Wednesday, December 23, 2009
Hypocrisy's new name -- Benedict defends the indefensible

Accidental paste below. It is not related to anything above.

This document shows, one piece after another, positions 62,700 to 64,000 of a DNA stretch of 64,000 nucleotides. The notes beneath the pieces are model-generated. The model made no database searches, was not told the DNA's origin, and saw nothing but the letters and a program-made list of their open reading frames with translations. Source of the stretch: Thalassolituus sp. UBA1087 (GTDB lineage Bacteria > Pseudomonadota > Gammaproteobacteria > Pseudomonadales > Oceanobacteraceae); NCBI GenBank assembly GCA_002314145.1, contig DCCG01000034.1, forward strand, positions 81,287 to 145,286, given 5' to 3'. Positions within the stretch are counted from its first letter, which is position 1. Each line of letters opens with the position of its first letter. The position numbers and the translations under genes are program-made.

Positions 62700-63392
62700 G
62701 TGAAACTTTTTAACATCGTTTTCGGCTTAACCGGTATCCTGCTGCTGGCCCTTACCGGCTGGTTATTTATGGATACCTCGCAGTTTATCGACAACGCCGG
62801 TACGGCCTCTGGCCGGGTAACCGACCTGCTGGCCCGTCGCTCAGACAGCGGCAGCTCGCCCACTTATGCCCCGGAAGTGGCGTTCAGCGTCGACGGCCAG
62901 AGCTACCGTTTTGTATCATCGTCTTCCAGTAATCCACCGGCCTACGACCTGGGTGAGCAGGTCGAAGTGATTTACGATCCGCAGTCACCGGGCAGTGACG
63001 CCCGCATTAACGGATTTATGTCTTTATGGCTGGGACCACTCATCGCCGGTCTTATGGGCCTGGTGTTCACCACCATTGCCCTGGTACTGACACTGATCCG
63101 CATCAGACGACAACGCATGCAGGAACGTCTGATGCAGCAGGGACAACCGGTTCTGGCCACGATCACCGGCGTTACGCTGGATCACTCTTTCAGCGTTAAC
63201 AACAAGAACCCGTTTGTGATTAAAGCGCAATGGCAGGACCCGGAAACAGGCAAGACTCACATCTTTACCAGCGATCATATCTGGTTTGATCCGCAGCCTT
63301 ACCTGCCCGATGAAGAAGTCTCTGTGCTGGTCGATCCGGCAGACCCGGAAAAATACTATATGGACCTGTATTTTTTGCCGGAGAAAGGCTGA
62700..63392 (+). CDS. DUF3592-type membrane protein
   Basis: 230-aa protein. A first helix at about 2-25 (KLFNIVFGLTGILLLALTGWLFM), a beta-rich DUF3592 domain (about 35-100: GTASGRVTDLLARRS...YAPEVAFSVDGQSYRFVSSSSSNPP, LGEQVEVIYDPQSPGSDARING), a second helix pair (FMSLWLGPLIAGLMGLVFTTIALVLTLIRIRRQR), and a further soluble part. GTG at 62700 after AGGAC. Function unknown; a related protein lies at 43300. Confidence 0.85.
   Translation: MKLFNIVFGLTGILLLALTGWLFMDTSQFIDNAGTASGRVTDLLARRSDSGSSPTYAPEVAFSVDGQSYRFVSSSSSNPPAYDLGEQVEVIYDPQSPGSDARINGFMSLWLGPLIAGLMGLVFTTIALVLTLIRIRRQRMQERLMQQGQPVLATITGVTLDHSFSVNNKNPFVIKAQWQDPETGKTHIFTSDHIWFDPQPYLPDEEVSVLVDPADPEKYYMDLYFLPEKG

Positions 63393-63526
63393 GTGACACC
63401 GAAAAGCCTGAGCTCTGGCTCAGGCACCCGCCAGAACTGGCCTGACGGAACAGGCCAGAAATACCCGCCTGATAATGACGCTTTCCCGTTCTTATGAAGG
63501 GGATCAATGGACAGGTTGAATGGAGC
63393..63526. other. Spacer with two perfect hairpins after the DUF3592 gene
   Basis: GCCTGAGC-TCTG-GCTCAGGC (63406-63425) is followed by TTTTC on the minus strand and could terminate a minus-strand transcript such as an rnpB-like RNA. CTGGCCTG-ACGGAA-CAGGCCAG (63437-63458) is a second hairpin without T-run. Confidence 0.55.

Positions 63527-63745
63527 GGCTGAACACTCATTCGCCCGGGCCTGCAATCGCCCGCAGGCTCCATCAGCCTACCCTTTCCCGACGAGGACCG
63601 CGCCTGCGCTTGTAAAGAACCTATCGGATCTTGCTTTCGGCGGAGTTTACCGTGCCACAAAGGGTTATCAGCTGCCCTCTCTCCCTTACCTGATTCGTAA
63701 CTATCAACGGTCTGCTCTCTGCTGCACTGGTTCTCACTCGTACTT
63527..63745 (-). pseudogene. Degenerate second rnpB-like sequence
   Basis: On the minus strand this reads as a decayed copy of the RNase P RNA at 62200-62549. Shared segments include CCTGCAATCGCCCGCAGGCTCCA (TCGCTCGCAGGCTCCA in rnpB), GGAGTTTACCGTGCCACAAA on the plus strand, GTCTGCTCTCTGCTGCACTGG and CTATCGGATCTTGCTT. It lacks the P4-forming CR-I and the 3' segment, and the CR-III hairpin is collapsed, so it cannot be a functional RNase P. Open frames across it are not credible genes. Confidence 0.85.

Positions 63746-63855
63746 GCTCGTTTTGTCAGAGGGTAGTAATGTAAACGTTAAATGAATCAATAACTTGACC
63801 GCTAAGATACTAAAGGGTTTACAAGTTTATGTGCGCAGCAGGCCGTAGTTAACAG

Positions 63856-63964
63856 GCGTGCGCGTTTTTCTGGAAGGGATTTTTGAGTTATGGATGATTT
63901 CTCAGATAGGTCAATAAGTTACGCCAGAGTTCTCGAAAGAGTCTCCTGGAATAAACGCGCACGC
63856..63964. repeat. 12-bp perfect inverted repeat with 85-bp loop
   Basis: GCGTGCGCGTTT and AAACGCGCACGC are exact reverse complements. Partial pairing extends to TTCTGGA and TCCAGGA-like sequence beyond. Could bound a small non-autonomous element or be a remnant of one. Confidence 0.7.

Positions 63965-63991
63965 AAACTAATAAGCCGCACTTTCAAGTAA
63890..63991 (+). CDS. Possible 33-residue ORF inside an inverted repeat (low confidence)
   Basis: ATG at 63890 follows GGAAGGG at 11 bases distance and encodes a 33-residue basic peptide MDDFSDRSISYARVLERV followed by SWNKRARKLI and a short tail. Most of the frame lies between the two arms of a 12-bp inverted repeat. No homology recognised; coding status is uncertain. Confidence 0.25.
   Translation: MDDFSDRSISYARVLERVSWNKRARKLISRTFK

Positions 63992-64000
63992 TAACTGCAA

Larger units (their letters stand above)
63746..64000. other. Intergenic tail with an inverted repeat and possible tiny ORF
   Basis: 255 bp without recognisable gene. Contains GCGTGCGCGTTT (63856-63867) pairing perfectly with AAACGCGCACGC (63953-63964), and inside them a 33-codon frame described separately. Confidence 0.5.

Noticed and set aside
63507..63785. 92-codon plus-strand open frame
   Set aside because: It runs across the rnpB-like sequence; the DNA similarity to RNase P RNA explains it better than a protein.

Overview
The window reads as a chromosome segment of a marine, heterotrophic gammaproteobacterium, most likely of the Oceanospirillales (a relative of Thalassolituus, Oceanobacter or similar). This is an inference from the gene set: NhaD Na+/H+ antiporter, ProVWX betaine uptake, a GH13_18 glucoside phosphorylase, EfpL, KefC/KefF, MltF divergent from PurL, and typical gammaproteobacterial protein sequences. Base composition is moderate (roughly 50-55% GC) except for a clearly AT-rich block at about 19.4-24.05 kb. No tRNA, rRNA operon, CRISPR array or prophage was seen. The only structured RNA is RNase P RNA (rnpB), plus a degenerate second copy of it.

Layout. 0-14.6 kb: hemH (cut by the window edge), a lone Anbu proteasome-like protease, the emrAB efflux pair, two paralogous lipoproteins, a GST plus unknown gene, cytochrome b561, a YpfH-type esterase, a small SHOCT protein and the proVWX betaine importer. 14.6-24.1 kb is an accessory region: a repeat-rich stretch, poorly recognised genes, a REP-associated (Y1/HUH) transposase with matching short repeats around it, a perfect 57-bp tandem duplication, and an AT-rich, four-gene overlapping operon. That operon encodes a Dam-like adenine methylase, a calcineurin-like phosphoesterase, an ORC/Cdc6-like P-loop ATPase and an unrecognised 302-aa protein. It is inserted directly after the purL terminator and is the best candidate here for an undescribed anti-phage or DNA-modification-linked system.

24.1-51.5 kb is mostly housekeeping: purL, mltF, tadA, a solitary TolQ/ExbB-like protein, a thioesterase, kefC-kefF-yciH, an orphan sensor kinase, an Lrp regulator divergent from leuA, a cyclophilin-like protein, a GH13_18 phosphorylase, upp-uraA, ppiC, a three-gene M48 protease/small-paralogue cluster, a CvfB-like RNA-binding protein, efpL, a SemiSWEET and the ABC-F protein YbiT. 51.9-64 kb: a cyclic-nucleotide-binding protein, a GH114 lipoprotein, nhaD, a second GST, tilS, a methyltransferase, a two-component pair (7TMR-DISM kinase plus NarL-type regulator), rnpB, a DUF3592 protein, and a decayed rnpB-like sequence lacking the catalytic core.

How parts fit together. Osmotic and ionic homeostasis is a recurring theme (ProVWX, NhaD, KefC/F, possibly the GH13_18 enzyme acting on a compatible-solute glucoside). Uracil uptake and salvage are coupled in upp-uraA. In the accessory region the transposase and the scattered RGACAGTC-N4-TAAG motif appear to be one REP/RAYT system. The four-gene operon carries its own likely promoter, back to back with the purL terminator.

One way to tell it's Christmas time in Rome is when Vatican leaders start overdoing the eggnog! How else to explain Pope Benedict XVI's decision to push Pope Pius XII toward sainthood before opening the records of his papacy to scrutiny, and with the pope's World War II-era participation in the Hitler Youth in Germany still a matter of controversy? Of course, this issue comes up because of statements today from a Vatican spokesman defending Benedict's decision, according to the New York Times. Benedict spoke of the "heroic virtues" of Pius XII and Pope John Paul II on Saturday, the next step in advancing both men to sainthood if it is found that they performed miracles. The spokesman, Rev. Federico Lombardi, responded to criticism from Jewish groups who allege that Pius XII, who was the Vatican's ambassador to Germany during the rise of Adolf Hitler in the 1930s, did not try to prevent or stop the Holocaust before or after he became pope and helped many former Nazis escape to South America after the war, the Times said. Pius XII was pope from 1939 to 1958. Advancing Pius toward sainthood "should not in any way be read as a hostile act against the Jewish people, and we hope it will not be considered an obstacle in the path of dialogue between Judaism and the Catholic Church," Lombardi said. But how could it be seen as anything but? And how else to see the decision to beatify Pius XII before opening the church's extensive document archive from his papacy than a blatant attempt at obfuscation? Let's not forget that Benedict, the first pope with a Nazi background, still has a lot of explaining to do about his decisions to lift the excommunication of a Holocaust-denying bishop and to not mention the Nazis or Germany in remarks he gave at a visit to Israel's Holocaust memorial earlier this year.